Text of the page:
Department of Labor Regulations

Changes to the Standard Salary Overtime Exemption Threshold
and the Impact on Non-Profits and Governments

On May 18th,
2016, the U.S. Department of Labor issued its final changes to the Fair Labor
Standards Act (FLSA). Below is a summary of these changes (effective December
1, 2016).

  • The standard salary threshold will increase from $455/week to $913/week ($47,476 for a full-year worker). This means that 35% of full-time salaried workers will be automatically entitled to overtime, based solely on their salary.
  • The rule updates the total annual compensation level above which most white collar workers will be ineligible for overtime, from the current salary of $100,000 to $134,004/year.
  • The salary threshold will automatically be updated every three years, beginning January 1, 2020.
  • Each update will raise the standard threshold to the 40th percentile of full-time salaried workers in the lowest wage Census region, estimated to be $51,168 in 2020.
  • The Highly Compensated Employees (HCE) threshold will increase to the 90th percentile of full-time salaried workers nationally, estimated to be $147,524 in 2020.
  • The Department will post new salary levels 150 days in advance of their effective date, beginning August 1, 2019.
  • Up to 10% of the salary threshold for non-HCE employees will be allowed to be met by non-discretionary bonuses, incentive pay, or commissions, provided these payments are made on at least a quarterly basis.
  • The final rule does not make any changes to the ‘duties test’ that determines whether white collar salaried workers earning more than the salary threshold are ineligible for overtime pay. For workers with salaries above the updated salary level, employers will continue to use the same duties test to determine whether or not the worker is entitled to overtime pay. Job title and/or salary level alone never determine exempt status under FLSA.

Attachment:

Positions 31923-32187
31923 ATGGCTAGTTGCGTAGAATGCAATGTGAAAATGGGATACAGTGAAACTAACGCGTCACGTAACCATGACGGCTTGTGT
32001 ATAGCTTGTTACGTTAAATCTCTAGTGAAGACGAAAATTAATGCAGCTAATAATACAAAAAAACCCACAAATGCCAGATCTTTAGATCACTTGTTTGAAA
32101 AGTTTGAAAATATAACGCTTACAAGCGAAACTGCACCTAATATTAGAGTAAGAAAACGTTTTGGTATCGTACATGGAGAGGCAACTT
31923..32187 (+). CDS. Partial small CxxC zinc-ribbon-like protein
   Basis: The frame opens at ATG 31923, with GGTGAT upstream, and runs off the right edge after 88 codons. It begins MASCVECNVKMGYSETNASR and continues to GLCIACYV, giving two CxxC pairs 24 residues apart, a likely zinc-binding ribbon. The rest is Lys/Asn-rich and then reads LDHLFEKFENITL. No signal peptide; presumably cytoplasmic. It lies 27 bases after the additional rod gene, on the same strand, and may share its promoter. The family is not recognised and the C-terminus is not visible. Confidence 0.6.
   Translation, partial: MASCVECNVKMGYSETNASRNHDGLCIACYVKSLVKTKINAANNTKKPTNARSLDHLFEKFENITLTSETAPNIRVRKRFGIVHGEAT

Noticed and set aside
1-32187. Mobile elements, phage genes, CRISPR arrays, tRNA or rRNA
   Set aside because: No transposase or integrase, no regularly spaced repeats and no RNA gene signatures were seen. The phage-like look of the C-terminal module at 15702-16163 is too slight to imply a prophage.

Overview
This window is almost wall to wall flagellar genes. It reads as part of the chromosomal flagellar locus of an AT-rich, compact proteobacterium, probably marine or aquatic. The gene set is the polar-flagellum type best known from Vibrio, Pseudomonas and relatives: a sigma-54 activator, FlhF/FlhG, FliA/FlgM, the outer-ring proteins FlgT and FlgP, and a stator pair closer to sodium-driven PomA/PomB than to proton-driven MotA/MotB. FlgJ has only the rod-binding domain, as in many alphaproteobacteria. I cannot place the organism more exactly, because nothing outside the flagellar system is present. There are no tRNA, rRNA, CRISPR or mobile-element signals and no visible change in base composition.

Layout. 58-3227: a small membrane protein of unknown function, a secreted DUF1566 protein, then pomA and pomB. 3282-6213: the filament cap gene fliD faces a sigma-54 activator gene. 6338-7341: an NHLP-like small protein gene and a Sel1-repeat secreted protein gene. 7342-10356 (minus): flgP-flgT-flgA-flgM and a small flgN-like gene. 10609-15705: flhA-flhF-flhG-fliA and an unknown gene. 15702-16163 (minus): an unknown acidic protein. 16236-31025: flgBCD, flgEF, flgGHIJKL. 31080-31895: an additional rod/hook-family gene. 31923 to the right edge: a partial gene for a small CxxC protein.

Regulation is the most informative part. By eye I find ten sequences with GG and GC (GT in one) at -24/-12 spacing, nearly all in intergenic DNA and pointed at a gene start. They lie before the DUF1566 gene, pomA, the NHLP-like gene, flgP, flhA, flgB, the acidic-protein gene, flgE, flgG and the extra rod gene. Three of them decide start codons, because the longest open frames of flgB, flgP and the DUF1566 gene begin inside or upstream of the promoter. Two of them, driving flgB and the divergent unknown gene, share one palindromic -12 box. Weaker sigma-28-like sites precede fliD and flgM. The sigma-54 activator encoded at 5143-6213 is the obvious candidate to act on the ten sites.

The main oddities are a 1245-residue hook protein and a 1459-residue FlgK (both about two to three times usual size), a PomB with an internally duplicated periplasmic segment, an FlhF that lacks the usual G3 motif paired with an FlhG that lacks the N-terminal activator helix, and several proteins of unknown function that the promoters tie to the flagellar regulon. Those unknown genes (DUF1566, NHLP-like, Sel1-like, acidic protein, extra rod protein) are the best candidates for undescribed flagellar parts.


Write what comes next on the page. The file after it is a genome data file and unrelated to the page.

• The law does not require that newly overtime-eligible workers be converted to hourly pay status.
  • Regardless of the dollar volume of business, employees of certain
    institutions commonly referred to as “named enterprises” are entitled to
    minimum wage and overtime protections unless a specific exemption applies.
    “Named Enterprises” included hospitals, institutions
    primarily engaged in the care of older adults and people with disabilities who
    reside on the premises; schools for children who are mentally or physically
    disabled or gifted; federal, state and local governments; and preschools,
    elementary and secondary schools and institutions of higher education.
  • Even if the organization is not covered on an enterprise
    basis, individual employees within the organization can be covered on an
    individual basis if they engage in interstate commerce or in the production of
    goods for interstate commerce.

How Can Non-Profits and Governments Mitigate the Impacts of this Ruling?

We understand that these new regulations will pose significant challenges for entities not exempt from these overtime requirements. In addition to the “named enterprises” listed above and the individual coverage for those conducting interstate commerce discussed above, FLSA is applicable to non-profits with revenues deriving from ordinary commercial activity of at least $500,000. Ordinary commercial activity includes activities performed for business purposes (such as operating a gift shop or providing services for a fee). FLSA does not apply to the organization’s charitable activities that are not in substantial competition with other businesses. Charitable activities include activities such as providing free of charge temporary shelter, food or clothing to the homeless, sexual assault, domestic violence, or other counseling services, and disaster relief provisions. Income from contributions, membership fees, many dues and donations used for charitable activities are not counted towards the $500,000 threshold.

In Response to this Ruling You Have the Following Options:

  • Continue to pay newly overtime-eligible employees a salary and pay overtime in excess of 40 hours per week. It is recommended that this approach be used for times of the year when there are occasional spikes in hours worked that your organization can plan and budget for ahead of time.
  • Adjust the employees’ base pay and pay overtime. You can adjust the amount of an employee’s earnings to reallocate it between the regular rate of pay and overtime compensation. This method will work for employees who work a relatively small amount of predictable overtime. The revised pay can be on a salaried or hourly basis, but it must include payment of overtime when the employee works more than 40 hours in a week.
  • Raise workers’ salaries above the new threshold.
  • Limit workers’ hours to 40 per week.
  • Evaluate and realign employee workload. You can limit the need for overtime by ensuring that workloads are distributed to minimize overtime and that you have the appropriate staffing levels to meet the demands of the services you are providing.
  • Some combination of the above.

The Department of Labor has issued separate guidance documents specifically for non-profits and governments.

Contact us to explore the implications for your organization.